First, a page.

To be able to fill out a self-assessment tax return correctly, you need to keep a clear record of all your sales and purchases. This includes all invoices you have issued and received, plus any receipts. You will also need to keep a record of money you have personally taken out of the business, such as when you withdraw profits, and of course business bank statements.

All of this paperwork will help you work out what profit your business is making. It can be as simple as revenue in, minus expenses out… although some purchases may not be counted as genuine business expenses. Whatever is left is your profit and what you will be taxed on. There are some allowances you can use to reduce the tax impact such as capital allowances on any equipment you buy.

If you're self-employed you must keep business records such as your accounts, evidence of tax that's been paid and other records relating to your income and outgoings. You will need these to help you complete your tax return or to answer any questions from HM Revenue & Customs (HMRC) about a return you've completed.

You'll need to keep your business records separate from and for longer than your personal records. Most businesses find that it helps to have a separate business bank account. You must keep records so that you can fill in the return fully and accurately, your basic business records must include:

a) The records of all your sales and takings;
b) The records of all your purchases and expenses.

You or your accountant use these records to create a profit and loss account - which shows the sales income you've received and the expenses you've paid, and what profit/loss you've actually made.

Self assessment deadlines: there are four key deadlines for sending in your tax return and paying any tax due:

31 October - this is the deadline for sending in the majority of paper tax returns;
31 January - the deadline for sending in your tax return online, and some paper tax returns where the return cannot be filed online;
31 January - this is the payment deadline for what you owe for the previous tax year, and if payments towards the current year's tax bill (called 'payments on account') are due;
31 July - the deadline for your second payment on account - if one is due.
Penalties and surcharges may apply if you miss these deadlines.

Self-Employed Advantages

Self-Employed Advantages

The total control of business by the owner & the easiest & least expensive form of ownership to organise, plus fewer statutory controls. The lower National Insurance costs, tax payable is income tax paid in two instalments, plus the profit can be withdrawn at any time without PAYE problems. As the owner, all profit belongs to the sole trader, & your business affairs are private - competitors cannot see what you are earning, so will know less about how the business works & how it succeeds.

Self-Employed Disadvantages

Self-Employed Disadvantages

The weak structure, the sole-trader is liable for all debts of the business. You are personally responsible for keeping your financial records in order and filling in a tax assessment. May be at a disadvantage in raising funds and are often limited to using funds from personal savings or consumer loans, fewer tax reliefs and benefits are available. There are certain businesses that will not use sole-traders, particularly if you are a contractor.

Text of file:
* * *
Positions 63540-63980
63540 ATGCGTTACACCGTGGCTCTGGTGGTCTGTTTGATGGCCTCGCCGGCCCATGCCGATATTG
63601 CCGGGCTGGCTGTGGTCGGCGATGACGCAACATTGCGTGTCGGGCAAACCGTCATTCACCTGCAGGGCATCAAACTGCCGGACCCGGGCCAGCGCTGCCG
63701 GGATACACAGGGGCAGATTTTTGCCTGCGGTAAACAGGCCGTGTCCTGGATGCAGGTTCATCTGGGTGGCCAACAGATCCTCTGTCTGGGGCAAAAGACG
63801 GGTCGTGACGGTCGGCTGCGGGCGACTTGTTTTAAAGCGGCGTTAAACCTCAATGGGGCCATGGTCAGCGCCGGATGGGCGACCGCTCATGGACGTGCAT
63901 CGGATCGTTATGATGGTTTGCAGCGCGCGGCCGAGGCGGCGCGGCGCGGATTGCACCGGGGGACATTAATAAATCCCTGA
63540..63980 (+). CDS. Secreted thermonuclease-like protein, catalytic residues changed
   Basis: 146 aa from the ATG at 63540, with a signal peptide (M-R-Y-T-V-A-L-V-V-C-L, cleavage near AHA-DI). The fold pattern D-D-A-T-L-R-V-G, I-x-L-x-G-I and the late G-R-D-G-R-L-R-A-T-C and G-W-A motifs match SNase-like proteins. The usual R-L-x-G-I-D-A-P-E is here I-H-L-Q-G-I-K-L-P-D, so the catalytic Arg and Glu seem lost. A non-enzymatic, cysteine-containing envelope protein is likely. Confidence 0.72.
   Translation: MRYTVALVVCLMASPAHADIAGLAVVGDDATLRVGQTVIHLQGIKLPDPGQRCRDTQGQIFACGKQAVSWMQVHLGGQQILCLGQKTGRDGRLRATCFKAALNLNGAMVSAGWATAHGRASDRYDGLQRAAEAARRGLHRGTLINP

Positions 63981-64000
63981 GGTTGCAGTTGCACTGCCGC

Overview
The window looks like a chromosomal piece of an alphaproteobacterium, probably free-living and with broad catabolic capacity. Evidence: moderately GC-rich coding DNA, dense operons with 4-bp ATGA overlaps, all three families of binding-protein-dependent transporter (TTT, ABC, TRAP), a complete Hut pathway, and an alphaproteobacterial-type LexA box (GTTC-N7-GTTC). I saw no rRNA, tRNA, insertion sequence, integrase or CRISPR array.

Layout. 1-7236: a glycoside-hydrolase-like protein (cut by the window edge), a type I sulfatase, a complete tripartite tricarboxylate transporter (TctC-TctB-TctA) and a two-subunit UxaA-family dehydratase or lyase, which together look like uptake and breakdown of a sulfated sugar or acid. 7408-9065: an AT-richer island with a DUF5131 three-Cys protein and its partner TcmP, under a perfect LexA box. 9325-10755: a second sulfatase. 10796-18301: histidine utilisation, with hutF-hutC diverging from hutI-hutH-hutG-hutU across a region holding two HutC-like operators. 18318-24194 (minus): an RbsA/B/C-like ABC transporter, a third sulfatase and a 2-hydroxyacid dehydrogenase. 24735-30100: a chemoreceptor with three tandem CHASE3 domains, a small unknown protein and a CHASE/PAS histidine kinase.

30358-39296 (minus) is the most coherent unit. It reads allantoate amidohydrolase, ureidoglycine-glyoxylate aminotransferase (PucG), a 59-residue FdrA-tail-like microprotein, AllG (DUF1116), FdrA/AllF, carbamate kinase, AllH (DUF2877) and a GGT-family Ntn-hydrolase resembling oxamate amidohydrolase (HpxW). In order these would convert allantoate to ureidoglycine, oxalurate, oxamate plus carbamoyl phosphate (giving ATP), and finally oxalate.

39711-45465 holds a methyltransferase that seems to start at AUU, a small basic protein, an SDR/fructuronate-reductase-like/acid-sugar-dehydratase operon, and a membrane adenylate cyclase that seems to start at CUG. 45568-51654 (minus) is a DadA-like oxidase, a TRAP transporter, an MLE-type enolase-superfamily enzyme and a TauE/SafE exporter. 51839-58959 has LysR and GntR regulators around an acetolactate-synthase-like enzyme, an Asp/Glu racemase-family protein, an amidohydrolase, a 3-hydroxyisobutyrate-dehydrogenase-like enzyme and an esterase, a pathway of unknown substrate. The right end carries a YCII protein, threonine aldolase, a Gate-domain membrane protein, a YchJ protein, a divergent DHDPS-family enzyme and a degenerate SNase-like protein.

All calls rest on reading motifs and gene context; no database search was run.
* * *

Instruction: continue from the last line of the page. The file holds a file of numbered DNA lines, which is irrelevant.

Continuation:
This is not a suitable way to trade if you want to hire employees or your business grows so big that there's a long way to fall if things go wrong. Remember, you are liable for everything to do with the business.

Being a sole trader will suit a large number of small business people, however it is not always the best route which is why we suggest discussing your choices with an accountant or other adviser. The limited company route limits the personal liability of its directors if something goes wrong, whereas the sole trader is ultimately personally liable for any losses the business makes, of if you are forced into bankruptcy.

In addition, in some areas of business, having a limited company set-up will enhance prestige and provide a more professional appearance in certain industries. Before you start trading, you will have to decide under which structure you intend to trade. This will be dependent on the type of business you are running and how you intend to develop in the future.

Everyone starting out on their own needs to. It is quick, it is painless and it can definitely save you time and money. You must do this as soon as you start or within the first three months, even if you already use a self assessment tax return. There are penalties for not registering, so fill in the form at the back of this leaflet and send it to us right away.

Do you need an accountant? Yes. An accountant will prepare your accounts in a way that is acceptable to the taxman, and will ensure that you are charged the right amount of tax. However, do not wait until the end of your first year of trading before finding one. An accountant can give you valuable help in setting up your bookkeeping system; if you keep your records in the form suggested by your accountant it would make his job in preparing your accounts easier and therefore cheaper. He will also be able to help you to prepare budgets and cash flow forecasts, which your bank manager will want to see.

Coddan Ltd assists self-employed persons with the self-assessment tax return they may or may not be VAT registered and may even have employees who will need to have the correct taxes and contributions calculated and statutory returns made to the HM Revenue & Customs.